Alimony, audits and adoption: family issues heard during Utah interim meetings

During last week’s interim day meetings, the legislature heard three family issues.

The Judiciary Interim Committee listened to testimony about reforming alimony (brought to the Committee by Representative Fred Cox, R-West Valley City) which has been a Sutherland Institute priority. The proposal would allow courts to consider whether one spouse broke up a marriage in determining an award of support from one spouse to the other. This is a matter of basic justice: a person who did nothing to break up a marriage should not have to pay the spouse who did; a spouse should also not be put into a bad financial position by a spouse who destroys a marriage. The committee seemed open to the commonsense principle the reform would advance. Sutherland will continue working on this issue.

The same committee also heard testimony about an audit of the State’s Department of Child and Family Services. Representative LaVar Christensen, R-Draper, brought this matter to the committee’s attention. All of the legislators who spoke and the state agencies expressed a desire to ensure the best interests of children are met in the work of state agencies by protecting the fundamental constitutional right of fit parents to raise their children without unnecessary interference. The committee appointed a working group to formulate questions that will ensure the direction of child welfare work in the state is consistent with children’s interests and constitutional principles.

The Health and Human Services Interim Committee dealt with an effort to change Utah’s adoption-friendly public policy. The State has had a longstanding policy that when a man impregnates a woman without first marrying her he must act decisively and quickly to show real commitment to take responsibility for the child or he cannot prevent the mother from allowing adoption of the child. The law specifically notes that a man who has a sexual relationship is aware that a child may result. In the last legislative session, the House Health and Human Services Committee rejected attempts to create additional hurdles for an unwed mother who wants to allow her child to be adopted because she is not in a position to raise the child at that time. The issue, unfortunately, reemerged yesterday. Even more unfortunate is that yesterday’s hearing only included highly-colored testimony on one side of the issue, despite a number of members of public at the hearing who had experience that would have helped the committee see the other side of the question, including adoptive parents, birth mothers, attorneys who work on adoptions and employees of adoption agencies.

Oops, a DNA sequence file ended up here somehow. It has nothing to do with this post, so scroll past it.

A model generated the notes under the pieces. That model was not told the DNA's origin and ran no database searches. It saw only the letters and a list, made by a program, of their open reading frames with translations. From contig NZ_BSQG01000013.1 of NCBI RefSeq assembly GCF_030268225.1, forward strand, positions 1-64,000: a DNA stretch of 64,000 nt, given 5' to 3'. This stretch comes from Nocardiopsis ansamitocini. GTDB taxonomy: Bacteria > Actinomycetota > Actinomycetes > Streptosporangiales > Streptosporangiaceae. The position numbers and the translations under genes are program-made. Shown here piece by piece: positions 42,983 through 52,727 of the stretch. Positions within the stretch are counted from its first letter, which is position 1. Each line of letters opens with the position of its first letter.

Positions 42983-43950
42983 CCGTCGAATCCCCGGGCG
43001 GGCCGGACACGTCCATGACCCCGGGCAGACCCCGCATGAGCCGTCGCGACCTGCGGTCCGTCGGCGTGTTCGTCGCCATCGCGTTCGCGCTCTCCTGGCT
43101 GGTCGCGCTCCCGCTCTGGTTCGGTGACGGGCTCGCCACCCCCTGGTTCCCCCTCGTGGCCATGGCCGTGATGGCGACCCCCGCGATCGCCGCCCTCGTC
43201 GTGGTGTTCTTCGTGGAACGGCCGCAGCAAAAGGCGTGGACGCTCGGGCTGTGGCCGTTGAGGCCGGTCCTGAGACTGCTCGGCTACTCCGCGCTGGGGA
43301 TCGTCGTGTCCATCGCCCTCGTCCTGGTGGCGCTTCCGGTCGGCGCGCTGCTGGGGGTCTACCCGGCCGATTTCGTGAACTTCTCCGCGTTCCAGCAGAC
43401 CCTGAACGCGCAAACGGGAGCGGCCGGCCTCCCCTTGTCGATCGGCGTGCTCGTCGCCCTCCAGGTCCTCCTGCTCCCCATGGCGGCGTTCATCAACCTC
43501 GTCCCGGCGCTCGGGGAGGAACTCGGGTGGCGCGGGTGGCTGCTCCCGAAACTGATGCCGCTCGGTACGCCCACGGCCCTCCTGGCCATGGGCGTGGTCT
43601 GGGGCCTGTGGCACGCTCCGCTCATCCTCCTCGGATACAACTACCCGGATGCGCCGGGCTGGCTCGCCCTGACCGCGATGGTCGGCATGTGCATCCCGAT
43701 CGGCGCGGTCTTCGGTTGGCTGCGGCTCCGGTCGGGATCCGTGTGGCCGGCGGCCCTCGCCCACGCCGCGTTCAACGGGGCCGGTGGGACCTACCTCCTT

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3 Responses to Alimony, audits and adoption: family issues heard during Utah interim meetings

  1. Pingback: Alimony, audits and adoption: family issues heard during Utah … | Child Adoption Process

  2. Garry says:

    Totally agree that the spouse who bails on their marriage should not be entitled to alimony. Same thing should apply if they both agree to bail. Would most certainly move divorce proceedings along thus reducing court time and costs.

  3. William Heino Sr. says:

    State court violation Separation of Powers DISABLED VETERANS

    To the disabled veteran, in arguing both sides of the DIVORCE,.. good faith and fair dealing;… violation of 38 USC 5301; …. permitted by Federal law to obtain VA disability payments; … the parties entered into the separation agreement; … disagreement centers on whether defendant breached the agreement; impermissibly modified the agreement; … entitlement to alimony; …. support or maintenance; the judgment merely enforced contractual obligation; … satisfy from any of his resources; Mansell v. Mansell; the judge denied the motion, …etc. Does all this really matter? Consider the following.

    The issue is VA medical disability compensation, the property rights of the disabled veteran, in what VA medical doctors, medical professionals have determined a disabled veterans injuries should be compensated for. If, and when the question is a disabled veteran’s VA disability compensation as alimony/support, now that alimony reform has surfaced in many state legislatures, it’s time that disabled veterans voices be heard in a matter that has long concerned them. State court judges continue to ignore the disabled veteran, and the law, 38 USC 5301, 10 USC 1408. “Separation of powers” doctrine is mandated to end this attempt by the state court to manipulate, overlook, and circumvent the law and their disregard of disabled veterans.